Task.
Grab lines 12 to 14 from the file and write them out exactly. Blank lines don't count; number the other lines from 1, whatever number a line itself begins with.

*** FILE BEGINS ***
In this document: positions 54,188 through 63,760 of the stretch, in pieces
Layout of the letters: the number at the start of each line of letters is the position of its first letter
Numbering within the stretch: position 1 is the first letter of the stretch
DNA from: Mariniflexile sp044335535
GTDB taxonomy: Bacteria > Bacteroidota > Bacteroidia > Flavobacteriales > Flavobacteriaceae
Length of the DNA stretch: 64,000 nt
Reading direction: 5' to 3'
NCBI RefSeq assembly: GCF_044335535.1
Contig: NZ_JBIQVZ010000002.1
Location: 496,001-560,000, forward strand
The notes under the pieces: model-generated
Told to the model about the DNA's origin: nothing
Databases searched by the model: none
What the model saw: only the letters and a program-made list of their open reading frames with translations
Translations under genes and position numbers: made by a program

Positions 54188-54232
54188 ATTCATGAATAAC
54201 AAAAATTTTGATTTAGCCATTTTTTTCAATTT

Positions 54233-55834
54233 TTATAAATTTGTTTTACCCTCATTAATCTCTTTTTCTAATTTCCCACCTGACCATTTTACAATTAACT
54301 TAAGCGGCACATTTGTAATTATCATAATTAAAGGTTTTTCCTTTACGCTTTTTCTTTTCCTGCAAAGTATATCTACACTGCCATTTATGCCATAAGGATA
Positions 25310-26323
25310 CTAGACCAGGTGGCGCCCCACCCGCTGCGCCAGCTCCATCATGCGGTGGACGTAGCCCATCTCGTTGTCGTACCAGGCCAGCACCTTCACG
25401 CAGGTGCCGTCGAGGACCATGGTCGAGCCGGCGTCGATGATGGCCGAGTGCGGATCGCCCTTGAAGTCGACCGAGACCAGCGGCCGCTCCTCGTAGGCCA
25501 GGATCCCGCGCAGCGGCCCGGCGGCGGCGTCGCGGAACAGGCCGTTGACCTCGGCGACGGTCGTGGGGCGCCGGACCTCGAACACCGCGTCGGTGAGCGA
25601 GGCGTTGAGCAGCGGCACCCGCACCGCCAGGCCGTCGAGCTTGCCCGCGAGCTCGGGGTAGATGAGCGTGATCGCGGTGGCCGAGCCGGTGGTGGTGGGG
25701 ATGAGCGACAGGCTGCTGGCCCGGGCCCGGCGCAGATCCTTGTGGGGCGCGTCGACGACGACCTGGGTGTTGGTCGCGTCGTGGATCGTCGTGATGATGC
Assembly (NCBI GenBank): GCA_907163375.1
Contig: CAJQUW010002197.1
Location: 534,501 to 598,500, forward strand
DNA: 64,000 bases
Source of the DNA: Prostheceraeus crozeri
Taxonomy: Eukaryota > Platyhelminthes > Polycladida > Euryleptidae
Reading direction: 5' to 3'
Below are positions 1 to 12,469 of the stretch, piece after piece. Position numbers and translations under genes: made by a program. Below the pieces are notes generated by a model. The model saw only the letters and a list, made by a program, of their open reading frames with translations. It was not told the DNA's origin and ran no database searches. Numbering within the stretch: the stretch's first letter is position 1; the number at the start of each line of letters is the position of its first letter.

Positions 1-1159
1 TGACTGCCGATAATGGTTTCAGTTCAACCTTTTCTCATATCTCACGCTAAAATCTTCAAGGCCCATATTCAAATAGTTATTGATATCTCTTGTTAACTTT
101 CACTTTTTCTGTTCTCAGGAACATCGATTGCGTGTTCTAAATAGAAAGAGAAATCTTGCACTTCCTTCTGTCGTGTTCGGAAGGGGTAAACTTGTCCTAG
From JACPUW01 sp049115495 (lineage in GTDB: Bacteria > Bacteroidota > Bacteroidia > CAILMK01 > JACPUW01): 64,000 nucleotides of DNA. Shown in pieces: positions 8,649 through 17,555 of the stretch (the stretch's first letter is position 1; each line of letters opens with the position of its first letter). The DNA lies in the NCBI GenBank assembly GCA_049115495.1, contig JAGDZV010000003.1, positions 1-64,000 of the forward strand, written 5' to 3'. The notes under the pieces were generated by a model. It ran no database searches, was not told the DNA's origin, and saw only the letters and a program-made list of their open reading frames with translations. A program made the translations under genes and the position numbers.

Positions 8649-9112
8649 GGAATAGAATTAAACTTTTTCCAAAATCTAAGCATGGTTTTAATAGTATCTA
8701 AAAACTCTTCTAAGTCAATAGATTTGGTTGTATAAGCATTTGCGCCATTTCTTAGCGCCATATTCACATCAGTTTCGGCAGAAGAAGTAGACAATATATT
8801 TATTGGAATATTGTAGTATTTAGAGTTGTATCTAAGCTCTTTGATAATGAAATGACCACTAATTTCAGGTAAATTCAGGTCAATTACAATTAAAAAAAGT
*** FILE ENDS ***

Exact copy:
Told to the model about the DNA's origin: nothing
Databases searched by the model: none
What the model saw: only the letters and a program-made list of their open reading frames with translations